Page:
United States District Court, D. Maryland
DEBRA F. MEADOWS
CHARLES COUNTY SCHOOL BOARD OF EDUCATION, et al.
DEBORAH K. CHASANOW UNITED STATES DISTRICT JUDGE
pending and ready for resolution in this employment case is
the motion to dismiss for lack of subject matter
jurisdiction, for summary judgment, and for judgment on the
pleadings filed by Defendant Keller Transportation, Inc.
(“Defendant”). (ECF No. 75). The issues have been
briefed, and the court now rules, no hearing being deemed
necessary. Local Rule 105.6. For the following reasons, the
motion will be granted.
complaint is not a model of clarity. Plaintiff lives in
federally subsidized housing with her children, started
working for Defendant in 2011, and suffers from dyslexia.
(ECF No. 1, at 7-8). Although not stated in the complaint,
she stated in the EEOC charge that she is Jewish. (ECF No.
alleges that Defendant changed her status from employee to
independent contractor for the purposes of her 2015 tax
refund. Plaintiff further alleges that she incurred a debt
related to her housing after Defendant misreported her income
and misclassified her and her daughter as “border[s]
and migrant workers.” (ECF No. 1, at 7). She also
alleges that Defendant did not give her vacation leave or
sick leave and refused to pay her for work she had done
during the 2015 school year. She alleges that Defendant put
her in a “group [i]nsurance [p]ool[.]”
March 26, 2015, Plaintiff contacted her Congressman to
explain the problem she was having with her taxes. (ECF No.
1-1, at 6-7). Plaintiff was injured on November 2, 2015, and
she quit working for Defendant on February 26, 2016. (ECF No.
1, at 7-8).
filed a charge with the Equal Employment Opportunity
Commission (“EEOC”) on June 2, 2016, alleging
that her former employer, Keller Transportation, Inc.,
discriminated against her on the basis of religion, national
origin, and disability when it changed the way it deducted
taxes from her paycheck, did not compensate her for time
worked, and denied her leave. (ECF No. 75-5). The EEOC issued
her a right to sue notice on June 15. (ECF No. 1, at 6).
Plaintiff filed suit on August 18 against Defendant, Helen
Keller, the Charles County Board of Education (the
“Board”), and “Keller Jr[.] Keller III
Ernest Bus Service Inc., ” alleging discrimination on
the basis of disability, religion, and national origin in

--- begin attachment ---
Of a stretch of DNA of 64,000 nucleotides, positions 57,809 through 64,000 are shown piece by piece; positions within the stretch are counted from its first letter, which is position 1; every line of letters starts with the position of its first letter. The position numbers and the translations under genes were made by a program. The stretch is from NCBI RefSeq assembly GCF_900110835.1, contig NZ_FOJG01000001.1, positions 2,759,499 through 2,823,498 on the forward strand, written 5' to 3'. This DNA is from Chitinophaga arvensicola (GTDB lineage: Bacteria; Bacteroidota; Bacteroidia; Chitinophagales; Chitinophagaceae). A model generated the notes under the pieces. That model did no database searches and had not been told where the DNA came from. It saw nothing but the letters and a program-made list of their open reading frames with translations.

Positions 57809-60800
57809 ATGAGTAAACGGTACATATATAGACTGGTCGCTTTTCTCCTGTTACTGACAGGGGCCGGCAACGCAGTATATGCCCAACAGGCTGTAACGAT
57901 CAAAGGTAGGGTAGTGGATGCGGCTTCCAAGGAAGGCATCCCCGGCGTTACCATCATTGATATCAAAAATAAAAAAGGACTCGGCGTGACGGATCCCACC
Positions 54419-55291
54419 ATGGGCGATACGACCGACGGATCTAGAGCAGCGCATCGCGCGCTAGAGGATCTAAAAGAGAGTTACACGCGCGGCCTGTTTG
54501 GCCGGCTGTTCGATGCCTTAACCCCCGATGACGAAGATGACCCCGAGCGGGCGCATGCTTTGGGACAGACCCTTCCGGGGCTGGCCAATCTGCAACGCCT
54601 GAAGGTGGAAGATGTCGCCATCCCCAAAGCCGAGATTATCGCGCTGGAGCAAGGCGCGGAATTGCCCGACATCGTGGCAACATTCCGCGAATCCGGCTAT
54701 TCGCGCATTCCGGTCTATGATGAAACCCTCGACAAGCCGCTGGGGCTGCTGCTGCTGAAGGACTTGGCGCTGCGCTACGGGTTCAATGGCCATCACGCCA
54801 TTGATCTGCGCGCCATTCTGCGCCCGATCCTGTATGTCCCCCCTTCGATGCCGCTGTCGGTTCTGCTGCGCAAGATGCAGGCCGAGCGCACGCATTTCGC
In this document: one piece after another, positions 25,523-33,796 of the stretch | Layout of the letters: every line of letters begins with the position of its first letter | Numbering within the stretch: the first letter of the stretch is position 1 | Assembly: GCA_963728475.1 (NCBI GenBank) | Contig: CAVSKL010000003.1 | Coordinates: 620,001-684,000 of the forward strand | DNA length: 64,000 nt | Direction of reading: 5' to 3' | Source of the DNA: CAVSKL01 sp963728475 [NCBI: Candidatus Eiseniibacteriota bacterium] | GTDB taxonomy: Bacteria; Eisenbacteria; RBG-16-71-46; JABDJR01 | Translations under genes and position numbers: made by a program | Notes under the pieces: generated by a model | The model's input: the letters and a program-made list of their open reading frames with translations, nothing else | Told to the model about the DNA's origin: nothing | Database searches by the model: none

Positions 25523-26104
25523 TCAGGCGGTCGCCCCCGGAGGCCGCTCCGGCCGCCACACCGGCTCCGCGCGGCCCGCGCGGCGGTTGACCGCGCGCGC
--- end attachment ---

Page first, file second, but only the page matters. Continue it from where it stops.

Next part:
violation of Title VII of the Civil Rights Act of 1964
(“Title VII), 42 U.S.C. § 2000e, et seq.,
and the Americans with Disabilities Act of 1990
(“ADA”), 42 U.S.C. § 12112, et seq.
Plaintiff also alleged retaliation. (Id. at 5).
November 23, Ms. Keller moved to dismiss all claims against
her. (ECF No. 22). The Board moved for summary judgment on
March 1, 2017. (ECF No. 48). On June 16, the court granted
Ms. Keller's motion to dismiss and the Board's motion
for summary judgment. (ECF No. 67). Because “Keller
Jr[.] Keller III Ernest Bus Service Inc.” was never
properly identified and served by Plaintiff, it was dismissed
on July 6. (ECF No. 70). After discovery closed, Keller
Transportation, Inc., the only remaining defendant, moved to
dismiss for lack of subject matter jurisdiction, for summary
judgment, or for judgment on the pleadings on August 21. (ECF
No. 75). Plaintiff has not responded, despite receiving
notice of the opportunity and necessity to respond. (ECF No.
76); Roseboro v. Garrison, 528 F.2d 309
(4th Cir. 1975).
Motion to dismiss for lack of subject matter
Standard of Review
to dismiss for lack of subject matter jurisdiction are
governed by Fed.R.Civ.P. 12(b)(1). The plaintiff bears the
burden of proving that subject matter jurisdiction properly
exists in the federal court. See Evans v. B.F. Perkins
Co., a Div. of Standex Int'l Corp., 166 F.3d 642,
647 (4th Cir. 1999). In a 12(b)(1) motion, the
court “may consider evidence outside the
pleadings” to help determine whether it has
jurisdiction over the case before it. Richmond,
Fredericksburg & Potomac R.R. Co. v. United
States, 945 F.2d 765, 768 (4th Cir. 1991);
see also Evans, 166 F.3d at 647. The court should
grant the 12(b)(1) motion “only if the material
jurisdictional facts are not in dispute and the moving party
is entitled to prevail as a matter of law.”
Richmond, 945 F.2d at 768.